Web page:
18 February 2022, 06:23

better ui testing

"You can't write good tests for bad code"

Why Test?

Why bother writing so much more code? sometimes more than the code that is being tested

  • Provides confidence, no fear to change code
  • Increases code quality
  • You are forced to aske yourself "What is this component really doing?"
  • Encourages modular code development
  • Living documentation of the code

Separation of Concerns

  • Avoid mixing UI logic with business logic
  • UI components should render data, avoid adding logic to UI

An example...

The spec:

A wiget costs $0.60. If you buy over 50, you get a 20% discount.

Imagine we had a tightly coupled piece of code that looked like this:

const $widgetCount = $('#widget-count')
$widgetCount.change((event) => {
  const amount = parseInt (event.target.value)
  const totalCost = 0.6 * amount
  const $price = $("#price")
  if (amount > 50) {
    $price.value(totalCost * 0.8)
  } else {

It is hard to tell where the UI ends and the business logic starts, let's look at a possible refactor:

const $widgetCount = $('#resistors-count')
const widgetPrice = 0.6

funcrion applyDiscount(sum){
  return sum * 0.8

function widgetCost(price, amount) {
  const sum = price * amount
  return amount > 50 ? applyDiscount(sum) : sum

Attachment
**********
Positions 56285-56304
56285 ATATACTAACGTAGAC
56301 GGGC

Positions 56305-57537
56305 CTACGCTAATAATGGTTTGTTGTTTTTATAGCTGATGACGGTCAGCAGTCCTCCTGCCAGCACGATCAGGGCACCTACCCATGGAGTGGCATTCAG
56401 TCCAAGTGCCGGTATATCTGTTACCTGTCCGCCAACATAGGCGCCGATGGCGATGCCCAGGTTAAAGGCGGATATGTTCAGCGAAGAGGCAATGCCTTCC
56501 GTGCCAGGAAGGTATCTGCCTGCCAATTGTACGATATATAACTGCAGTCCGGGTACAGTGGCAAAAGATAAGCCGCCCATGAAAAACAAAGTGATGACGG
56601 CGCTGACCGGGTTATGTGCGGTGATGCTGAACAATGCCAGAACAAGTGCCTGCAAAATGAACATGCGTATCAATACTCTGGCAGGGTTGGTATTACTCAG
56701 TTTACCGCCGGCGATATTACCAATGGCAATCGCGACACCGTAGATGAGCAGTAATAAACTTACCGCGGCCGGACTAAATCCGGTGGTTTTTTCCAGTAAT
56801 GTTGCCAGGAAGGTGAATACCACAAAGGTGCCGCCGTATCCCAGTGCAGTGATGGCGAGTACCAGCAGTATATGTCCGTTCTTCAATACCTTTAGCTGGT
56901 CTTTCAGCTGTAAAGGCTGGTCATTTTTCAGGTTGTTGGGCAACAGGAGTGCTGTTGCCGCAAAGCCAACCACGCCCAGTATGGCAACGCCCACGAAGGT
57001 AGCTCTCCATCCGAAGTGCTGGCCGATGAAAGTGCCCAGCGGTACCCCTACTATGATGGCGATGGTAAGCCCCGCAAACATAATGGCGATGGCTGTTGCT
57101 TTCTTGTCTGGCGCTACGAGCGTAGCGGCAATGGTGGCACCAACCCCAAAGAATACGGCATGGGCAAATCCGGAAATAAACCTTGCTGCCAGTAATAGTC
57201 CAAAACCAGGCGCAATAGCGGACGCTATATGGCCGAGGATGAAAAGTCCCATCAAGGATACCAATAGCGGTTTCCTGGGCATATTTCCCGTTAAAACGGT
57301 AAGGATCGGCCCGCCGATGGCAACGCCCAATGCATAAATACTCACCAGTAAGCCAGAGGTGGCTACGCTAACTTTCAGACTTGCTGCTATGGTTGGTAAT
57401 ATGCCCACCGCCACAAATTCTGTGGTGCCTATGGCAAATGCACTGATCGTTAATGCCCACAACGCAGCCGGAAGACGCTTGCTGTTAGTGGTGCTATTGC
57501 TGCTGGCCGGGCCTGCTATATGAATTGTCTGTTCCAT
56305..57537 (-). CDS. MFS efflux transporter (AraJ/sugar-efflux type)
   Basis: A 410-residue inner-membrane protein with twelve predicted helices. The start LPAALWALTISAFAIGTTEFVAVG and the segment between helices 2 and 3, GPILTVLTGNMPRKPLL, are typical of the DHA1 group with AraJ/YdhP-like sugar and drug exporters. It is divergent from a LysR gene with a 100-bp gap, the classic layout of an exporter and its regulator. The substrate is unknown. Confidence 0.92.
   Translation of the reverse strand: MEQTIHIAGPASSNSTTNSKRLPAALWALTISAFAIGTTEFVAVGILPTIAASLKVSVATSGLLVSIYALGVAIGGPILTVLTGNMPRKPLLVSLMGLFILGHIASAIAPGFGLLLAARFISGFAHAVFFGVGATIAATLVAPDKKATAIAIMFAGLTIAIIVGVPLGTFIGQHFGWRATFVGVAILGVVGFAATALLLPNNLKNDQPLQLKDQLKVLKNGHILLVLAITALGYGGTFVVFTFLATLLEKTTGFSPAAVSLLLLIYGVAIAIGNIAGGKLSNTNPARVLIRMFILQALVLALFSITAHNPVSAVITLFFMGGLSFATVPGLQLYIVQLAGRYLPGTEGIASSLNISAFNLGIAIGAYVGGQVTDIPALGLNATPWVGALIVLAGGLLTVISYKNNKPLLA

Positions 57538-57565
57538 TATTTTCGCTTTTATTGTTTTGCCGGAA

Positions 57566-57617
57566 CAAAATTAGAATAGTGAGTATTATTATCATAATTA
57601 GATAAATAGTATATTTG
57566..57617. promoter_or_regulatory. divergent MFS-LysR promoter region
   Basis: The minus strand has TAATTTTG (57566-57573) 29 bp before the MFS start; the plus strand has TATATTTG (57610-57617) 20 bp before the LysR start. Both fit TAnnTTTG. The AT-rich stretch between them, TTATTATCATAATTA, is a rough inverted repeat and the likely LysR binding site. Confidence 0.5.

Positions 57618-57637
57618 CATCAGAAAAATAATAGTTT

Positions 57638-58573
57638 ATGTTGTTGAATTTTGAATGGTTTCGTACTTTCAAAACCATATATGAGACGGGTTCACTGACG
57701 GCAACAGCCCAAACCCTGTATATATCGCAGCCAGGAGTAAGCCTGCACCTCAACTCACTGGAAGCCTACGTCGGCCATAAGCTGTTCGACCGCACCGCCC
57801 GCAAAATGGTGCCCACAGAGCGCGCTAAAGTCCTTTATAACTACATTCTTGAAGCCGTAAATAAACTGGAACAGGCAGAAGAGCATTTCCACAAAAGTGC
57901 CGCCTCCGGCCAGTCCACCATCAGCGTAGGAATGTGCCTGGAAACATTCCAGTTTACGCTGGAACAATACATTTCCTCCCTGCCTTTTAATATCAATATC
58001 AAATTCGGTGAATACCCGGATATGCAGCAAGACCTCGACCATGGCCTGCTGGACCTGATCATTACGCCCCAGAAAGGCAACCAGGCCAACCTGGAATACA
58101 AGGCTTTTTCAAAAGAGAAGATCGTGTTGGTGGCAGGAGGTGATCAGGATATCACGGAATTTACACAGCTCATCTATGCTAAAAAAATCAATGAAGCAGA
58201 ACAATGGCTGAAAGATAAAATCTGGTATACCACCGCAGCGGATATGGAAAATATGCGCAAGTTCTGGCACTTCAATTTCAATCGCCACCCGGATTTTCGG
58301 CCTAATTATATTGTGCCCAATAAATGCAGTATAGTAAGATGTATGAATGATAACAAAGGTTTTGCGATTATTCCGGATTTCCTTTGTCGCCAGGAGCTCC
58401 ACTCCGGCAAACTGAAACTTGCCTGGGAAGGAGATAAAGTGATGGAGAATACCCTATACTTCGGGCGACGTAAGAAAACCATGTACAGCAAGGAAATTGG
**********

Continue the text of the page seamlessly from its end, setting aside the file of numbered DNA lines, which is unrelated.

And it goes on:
$widgetCount.change((event) => {
  const amount = parseInt (event.target.value)
  $("#price").value = widgetCost(widgetPrice, amount)

Now, you can see where the business logic ends and the UI begins - they are literally separated in two different functions.

Know what to test

Write tests that assert your component's public interface, and treat its internals as a black box. A single test case would assert that some input (user interaction or change of props) provided to the component results in the expected output (render result or emitted custom events).

The benefit of this approach is that as long as your component's public interface remains the same, your tests will pass no matter how the component's internal implementation changes over time.

  • Props render relationship
  • Event reactions
  • Given input what is the expected output

Know what NOT to test

  • Impletation details
  • Derived data
  • Frameworks and libraries

When and how to mock

Instead of treating "realness" as a virtue to be maximized, we should clarify what our test is trying to prove and then use all of our tools - mocks included - to ensure we have sufficient experimental control

  • Avoid partial mocks, mock the entire library, don't mock parts of the library
  • Don't mock out the subject
  • Don't replace some - but not all of your dependencies


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